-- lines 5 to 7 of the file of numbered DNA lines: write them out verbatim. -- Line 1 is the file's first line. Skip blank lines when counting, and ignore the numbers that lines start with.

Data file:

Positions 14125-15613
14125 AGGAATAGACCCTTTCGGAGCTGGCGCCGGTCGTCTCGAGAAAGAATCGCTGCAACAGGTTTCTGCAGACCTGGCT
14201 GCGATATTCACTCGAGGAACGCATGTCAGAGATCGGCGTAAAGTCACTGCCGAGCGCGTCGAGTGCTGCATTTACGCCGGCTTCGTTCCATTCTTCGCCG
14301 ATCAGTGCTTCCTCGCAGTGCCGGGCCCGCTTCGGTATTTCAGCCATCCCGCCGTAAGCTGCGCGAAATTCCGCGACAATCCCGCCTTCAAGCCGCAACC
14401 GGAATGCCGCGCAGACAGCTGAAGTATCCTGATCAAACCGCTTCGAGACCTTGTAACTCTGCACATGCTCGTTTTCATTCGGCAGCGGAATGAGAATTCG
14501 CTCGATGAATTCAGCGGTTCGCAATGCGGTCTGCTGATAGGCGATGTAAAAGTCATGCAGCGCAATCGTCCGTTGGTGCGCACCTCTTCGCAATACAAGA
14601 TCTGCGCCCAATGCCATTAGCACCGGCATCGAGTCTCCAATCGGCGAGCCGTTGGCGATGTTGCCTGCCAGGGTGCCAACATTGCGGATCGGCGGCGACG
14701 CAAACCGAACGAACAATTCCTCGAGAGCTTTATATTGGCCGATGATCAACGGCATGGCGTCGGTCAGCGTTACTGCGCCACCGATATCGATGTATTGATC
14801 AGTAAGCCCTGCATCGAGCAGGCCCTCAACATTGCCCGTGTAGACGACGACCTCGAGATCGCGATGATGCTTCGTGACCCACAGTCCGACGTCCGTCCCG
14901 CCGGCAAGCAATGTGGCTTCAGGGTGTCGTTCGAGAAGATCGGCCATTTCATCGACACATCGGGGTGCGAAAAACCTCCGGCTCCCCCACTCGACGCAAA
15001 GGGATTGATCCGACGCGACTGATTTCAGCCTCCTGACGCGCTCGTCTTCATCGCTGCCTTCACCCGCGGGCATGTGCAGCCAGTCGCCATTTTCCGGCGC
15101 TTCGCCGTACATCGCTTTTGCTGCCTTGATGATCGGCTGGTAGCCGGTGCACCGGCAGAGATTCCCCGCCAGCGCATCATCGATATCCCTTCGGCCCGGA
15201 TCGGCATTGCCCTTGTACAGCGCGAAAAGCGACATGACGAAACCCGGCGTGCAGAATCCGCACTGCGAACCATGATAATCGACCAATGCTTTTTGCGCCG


14401 GGAATGCCGCGCAGACAGCTGAAGTATCCTGATCAAACCGCTTCGAGACCTTGTAACTCTGCACATGCTCGTTTTCATTCGGCAGCGGAATGAGAATTCG
14501 CTCGATGAATTCAGCGGTTCGCAATGCGGTCTGCTGATAGGCGATGTAAAAGTCATGCAGCGCAATCGTCCGTTGGTGCGCACCTCTTCGCAATACAAGA
14601 TCTGCGCCCAATGCCATTAGCACCGGCATCGAGTCTCCAATCGGCGAGCCGTTGGCGATGTTGCCTGCCAGGGTGCCAACATTGCGGATCGGCGGCGACG